YouGov recently asked more than 77,000 people whether they think the people in their state tend to be more rude or more polite than most Americans.
The self-declared rudest state in America is Rhode Island, where 42% say they believe people in their state tend to be more rude than most Americans. Just 9% of Rhode Island’s residents say they think their population is unusually polite.
Residents of several other Northeastern states also tend to think the people who live there are exceptionally rude.
Rhode Island’s neighboring state of Massachusetts fares poorly - 40% of the people who live there say they think people in this state tend to be “Massholes,” that is to say, more rude than most Americans. In New Jersey (34%) and New York (30%), about one-third think their state is meaner than most.
On the opposite end of the spectrum, the state that considers itself to be the nicest is Hawaii. Three in five (60%) Hawaii residents say that people in their state tend to be more polite than most Americans, while just 10% think their residents are ruder than most. Vermont (51%) and South Dakota (51%) also rank highly, followed closely by North Dakota (49%) and Wyoming (49%).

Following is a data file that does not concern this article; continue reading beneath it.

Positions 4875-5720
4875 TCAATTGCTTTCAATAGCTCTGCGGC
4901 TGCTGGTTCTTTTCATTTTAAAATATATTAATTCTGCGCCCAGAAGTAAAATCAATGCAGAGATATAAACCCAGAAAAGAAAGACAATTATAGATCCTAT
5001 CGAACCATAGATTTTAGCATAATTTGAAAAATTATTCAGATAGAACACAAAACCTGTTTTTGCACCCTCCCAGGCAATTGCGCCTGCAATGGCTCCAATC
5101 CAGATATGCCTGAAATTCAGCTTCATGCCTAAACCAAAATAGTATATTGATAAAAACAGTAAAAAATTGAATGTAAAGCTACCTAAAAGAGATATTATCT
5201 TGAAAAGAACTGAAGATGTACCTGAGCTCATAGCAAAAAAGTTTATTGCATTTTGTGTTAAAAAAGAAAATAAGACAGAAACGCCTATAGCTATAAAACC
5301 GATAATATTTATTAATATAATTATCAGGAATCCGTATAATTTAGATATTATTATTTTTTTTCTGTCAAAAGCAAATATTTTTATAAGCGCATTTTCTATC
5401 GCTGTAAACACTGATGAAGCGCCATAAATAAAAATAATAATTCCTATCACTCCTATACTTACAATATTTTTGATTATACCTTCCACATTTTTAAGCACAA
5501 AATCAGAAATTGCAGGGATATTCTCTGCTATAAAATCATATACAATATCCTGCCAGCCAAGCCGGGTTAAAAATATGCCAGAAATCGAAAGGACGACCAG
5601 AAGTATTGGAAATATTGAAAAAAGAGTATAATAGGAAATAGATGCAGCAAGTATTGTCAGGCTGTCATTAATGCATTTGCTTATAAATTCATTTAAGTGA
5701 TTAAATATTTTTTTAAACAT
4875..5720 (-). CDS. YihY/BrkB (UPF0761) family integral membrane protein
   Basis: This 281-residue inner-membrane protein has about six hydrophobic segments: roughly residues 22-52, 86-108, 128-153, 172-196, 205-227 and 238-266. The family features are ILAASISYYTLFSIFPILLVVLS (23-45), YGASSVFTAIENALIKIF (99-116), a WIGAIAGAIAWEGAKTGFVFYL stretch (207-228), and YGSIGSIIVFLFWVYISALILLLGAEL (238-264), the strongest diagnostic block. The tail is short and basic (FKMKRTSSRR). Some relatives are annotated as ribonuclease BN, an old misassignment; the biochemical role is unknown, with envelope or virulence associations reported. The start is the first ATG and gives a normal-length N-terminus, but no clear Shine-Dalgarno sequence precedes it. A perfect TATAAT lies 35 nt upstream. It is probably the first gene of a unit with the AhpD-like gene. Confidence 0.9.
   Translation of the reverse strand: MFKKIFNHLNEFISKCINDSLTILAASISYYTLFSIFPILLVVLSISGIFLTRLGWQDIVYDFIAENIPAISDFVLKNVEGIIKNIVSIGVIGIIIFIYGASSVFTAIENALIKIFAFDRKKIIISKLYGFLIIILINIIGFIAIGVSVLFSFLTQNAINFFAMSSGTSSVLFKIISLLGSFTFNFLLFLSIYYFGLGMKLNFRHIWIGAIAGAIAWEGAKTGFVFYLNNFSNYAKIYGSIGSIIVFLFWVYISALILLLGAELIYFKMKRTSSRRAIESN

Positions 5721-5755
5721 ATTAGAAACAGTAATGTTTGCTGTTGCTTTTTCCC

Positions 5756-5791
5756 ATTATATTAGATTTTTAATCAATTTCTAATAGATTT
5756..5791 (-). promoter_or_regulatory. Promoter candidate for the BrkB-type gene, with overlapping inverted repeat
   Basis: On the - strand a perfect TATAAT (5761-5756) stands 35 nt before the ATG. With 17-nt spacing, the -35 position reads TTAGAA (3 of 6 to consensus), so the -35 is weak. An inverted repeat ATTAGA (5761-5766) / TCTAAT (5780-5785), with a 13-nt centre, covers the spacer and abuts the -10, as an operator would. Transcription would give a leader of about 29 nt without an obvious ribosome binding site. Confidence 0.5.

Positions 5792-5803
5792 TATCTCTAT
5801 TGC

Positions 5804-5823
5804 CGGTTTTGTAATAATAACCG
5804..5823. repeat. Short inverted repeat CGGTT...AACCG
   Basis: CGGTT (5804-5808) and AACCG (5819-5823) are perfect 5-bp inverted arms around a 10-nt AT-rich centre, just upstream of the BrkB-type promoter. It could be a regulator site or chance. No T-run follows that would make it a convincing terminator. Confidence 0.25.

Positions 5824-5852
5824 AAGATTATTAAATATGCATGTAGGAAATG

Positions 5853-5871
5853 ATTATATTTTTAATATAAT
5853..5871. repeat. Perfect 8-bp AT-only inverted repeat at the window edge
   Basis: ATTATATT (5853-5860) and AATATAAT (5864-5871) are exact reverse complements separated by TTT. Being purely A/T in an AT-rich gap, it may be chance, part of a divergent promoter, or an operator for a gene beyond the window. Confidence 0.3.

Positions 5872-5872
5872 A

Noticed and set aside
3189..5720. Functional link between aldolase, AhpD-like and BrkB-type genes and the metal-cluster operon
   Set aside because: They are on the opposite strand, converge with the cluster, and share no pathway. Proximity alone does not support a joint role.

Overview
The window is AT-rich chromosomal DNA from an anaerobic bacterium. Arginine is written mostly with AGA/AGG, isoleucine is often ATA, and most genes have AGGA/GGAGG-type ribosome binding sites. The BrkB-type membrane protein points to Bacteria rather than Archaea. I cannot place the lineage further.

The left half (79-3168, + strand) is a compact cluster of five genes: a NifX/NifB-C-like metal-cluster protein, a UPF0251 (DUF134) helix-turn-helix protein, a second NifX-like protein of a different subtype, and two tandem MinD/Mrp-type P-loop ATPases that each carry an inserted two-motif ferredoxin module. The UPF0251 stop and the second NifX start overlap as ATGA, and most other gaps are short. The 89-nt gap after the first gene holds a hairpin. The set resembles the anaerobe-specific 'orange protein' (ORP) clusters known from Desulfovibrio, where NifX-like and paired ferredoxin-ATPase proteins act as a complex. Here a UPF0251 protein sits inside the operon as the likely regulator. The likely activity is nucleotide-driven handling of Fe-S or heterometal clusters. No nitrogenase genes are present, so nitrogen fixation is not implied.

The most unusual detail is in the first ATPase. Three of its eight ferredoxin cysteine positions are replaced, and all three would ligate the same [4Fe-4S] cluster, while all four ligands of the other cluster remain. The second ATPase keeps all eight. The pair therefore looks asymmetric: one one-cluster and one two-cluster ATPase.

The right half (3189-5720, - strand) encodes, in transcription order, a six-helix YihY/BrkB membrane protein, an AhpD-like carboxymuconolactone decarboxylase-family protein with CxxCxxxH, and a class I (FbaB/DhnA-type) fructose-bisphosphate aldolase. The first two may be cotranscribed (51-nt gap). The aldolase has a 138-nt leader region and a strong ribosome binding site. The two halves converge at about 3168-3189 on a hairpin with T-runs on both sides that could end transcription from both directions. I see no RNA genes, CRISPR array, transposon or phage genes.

The ideals of Southern charm and hospitality seem to be upheld by residents of these states. In almost every Southern state, residents are likely to say the people who live there are more polite than most Americans. The one exception is the state of Florida, where 27% think their residents are ruder than most while fewer (18%) say they’re more polite than the majority of the country.
Similarly, the Midwest mostly maintains its reputation as a friendly place. In almost every Midwestern state, residents are more likely to say the people who live there are more polite than most Americans.
See full results here.
Methodology: 77,005 US adults 18+ were asked “Do you think that people in your state tend to be more rude or more polite than most Americans?” with answer options for “More polite,” “About the same,” “More rude,” and “Don’t know.” This survey was conducted December 23, 2020 – January 6, 2021. The responding sample is weighted to be representative of the US population.